On the basis of the data that we and others have reported earlier, we are proposing an adiponectin hypothesis for insulin resistance, metabolic syndrome and atherosclerosis. According to this hypothesis, reduced adiponectin levels can be caused by genetic factors, such as the single nucleotide polymorphism 276 in the adiponectin gene itself. Reduced adiponectin levels can also be caused by lifestyle changes causing obesity, such as a high-fat diet. Both functional5, 6, 7 and genetic studies on adiponectin strongly suggest that reduced adiponectin levels play a causal role in the development of insulin resistance, metabolic syndrome, type 2 diabetes and atherosclerosis8, 9, 10, 11 (Figure 1).

Figure 1
figure1

Adipokine network.

We have earlier reported that AdipoR1 and R2 serve as receptors for adiponectin, and mediate increased AMP kinase (AMPK) activities,12, 13 peroxisome proliferator-activated receptor alpha (PPARα) activities,14 fatty-acid oxidation and glucose uptake by adiponectin in cultured cells, such as myocytes and hepatocytes15 (Figure 2).

Figure 2
figure2

Adiponectin stimulates AMPK activity in skeletal muscle and liver, and it also stimulates AMPK activity in the hypothalamus and stimulates food intake.

To determine the physiological role of AdipoRs, we generated AdipoRs knockout mice.16 We confirmed that AdipoR1 or R2 knockout mice showed abrogation of AdipoR1 or R2 protein, respectively. In wild-type mice, adiponectin binds specifically to hepatocytes, whereas targeted disruption of both AdipoR1 and R2 completely abrogated adiponectin-specific binding to hepatocytes. Adiponectin was able to significantly lower plasma glucose levels in wild-type mice as we have reported earlier,12 whereas the glucose-lowering effect of adiponectin was completely abrogated in AdipoR1 and R2 double knockout mice. These data indicated that AdipoR1 and R2 serve as the major AdipoRs in vivo.16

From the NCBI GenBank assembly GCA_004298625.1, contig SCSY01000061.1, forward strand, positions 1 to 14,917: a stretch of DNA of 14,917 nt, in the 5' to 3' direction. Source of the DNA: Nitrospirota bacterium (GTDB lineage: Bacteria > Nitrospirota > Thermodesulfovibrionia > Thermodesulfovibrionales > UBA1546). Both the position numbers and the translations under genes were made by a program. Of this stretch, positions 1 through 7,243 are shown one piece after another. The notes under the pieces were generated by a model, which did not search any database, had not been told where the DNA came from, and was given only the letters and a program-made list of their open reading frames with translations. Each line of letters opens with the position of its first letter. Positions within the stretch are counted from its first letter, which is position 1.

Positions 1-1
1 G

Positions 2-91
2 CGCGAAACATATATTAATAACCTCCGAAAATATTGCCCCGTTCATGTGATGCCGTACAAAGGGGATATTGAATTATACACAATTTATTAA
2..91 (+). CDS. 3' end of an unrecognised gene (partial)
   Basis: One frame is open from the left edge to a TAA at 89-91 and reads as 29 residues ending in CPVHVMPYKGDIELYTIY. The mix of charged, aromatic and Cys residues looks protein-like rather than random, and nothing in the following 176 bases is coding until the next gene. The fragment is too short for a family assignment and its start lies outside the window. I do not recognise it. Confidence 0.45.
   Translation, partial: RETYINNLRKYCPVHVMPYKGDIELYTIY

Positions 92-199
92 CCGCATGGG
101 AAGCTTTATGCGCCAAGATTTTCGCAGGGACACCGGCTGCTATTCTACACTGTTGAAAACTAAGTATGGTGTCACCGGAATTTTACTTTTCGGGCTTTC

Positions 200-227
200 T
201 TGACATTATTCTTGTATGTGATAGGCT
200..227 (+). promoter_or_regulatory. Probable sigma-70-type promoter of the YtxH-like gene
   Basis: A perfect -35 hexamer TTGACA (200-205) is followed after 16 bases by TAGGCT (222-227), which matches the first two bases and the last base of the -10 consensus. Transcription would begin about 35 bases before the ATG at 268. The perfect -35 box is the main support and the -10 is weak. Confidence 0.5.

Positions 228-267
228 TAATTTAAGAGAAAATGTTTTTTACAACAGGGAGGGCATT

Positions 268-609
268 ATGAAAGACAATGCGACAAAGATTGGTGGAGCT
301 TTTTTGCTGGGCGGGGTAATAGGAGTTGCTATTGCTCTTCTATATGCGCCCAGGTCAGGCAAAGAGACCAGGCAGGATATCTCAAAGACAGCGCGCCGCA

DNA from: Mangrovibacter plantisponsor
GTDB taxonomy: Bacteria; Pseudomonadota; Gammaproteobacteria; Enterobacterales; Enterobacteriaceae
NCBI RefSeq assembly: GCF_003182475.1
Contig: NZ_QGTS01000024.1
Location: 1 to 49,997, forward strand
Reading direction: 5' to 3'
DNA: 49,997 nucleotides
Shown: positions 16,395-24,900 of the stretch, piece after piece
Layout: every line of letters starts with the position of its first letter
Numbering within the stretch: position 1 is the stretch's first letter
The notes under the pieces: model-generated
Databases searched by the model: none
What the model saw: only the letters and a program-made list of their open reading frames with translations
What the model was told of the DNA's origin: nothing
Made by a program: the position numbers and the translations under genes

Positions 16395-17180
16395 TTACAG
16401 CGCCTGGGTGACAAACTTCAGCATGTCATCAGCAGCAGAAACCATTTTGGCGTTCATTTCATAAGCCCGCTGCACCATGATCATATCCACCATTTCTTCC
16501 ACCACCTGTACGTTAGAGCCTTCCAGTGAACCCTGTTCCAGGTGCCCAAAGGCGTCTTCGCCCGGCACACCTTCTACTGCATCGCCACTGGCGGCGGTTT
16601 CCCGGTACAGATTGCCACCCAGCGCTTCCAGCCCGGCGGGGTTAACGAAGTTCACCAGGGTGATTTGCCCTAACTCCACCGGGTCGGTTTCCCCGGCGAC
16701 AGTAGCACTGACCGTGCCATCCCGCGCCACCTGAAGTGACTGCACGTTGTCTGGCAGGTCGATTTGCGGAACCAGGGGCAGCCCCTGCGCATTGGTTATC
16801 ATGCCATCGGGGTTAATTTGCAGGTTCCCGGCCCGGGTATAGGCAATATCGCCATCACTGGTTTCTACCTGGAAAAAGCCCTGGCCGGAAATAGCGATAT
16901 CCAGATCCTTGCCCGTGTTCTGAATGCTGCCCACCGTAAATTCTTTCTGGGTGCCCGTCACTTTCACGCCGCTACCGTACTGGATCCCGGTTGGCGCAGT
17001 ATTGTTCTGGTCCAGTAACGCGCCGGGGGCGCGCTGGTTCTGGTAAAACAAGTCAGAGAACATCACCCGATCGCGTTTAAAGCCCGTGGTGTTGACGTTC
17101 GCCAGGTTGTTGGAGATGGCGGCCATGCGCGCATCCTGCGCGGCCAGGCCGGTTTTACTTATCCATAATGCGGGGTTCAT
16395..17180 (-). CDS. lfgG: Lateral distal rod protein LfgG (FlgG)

AdipoR1 knockout mice and double knockout mice exhibited insulin resistance and impaired glucose tolerance, whereas AdipoR2 knockout mice exhibited insulin resistance without glucose intolerance. These data indicated that AdipoR1 and R2 play physiologically important roles in the regulation of insulin sensitivity and glucose metabolism in vivo.16

Adiponectin/MCP-1 network in obesity-linked insulin resistance and metabolic syndrome

A hypothesis entitled ‘Inflammation and insulin resistance in adipose tissue’ has been proposed by Wellen and Hotamisligil.17 According to their hypothesis, hypertrophic adipocytes, preadipocytes and endothelial cells may secrete monocyte chemoattractant protein-1 (MCP-1), which recruits macrophages, thereby inducing inflammation and insulin resistance.

We18 and Kasuga and colleagues of Kobe University19 generated transgenic mice overexpressing MCP-1 in adipocytes and reported that overexpression of MCP-1 in adipocytes induced macrophage infiltration and at the same time increased insulin resistance causing adipokines, such as tumor necrosis factor-α, interleukin-6 and free-fatty acids, which resulted in systemic insulin resistance (Figure 3).

Figure 3
figure3

Overexpression of MCP-1 in adipose tissue results in systemic insulin resistance through both paracrine and endocrine pathways.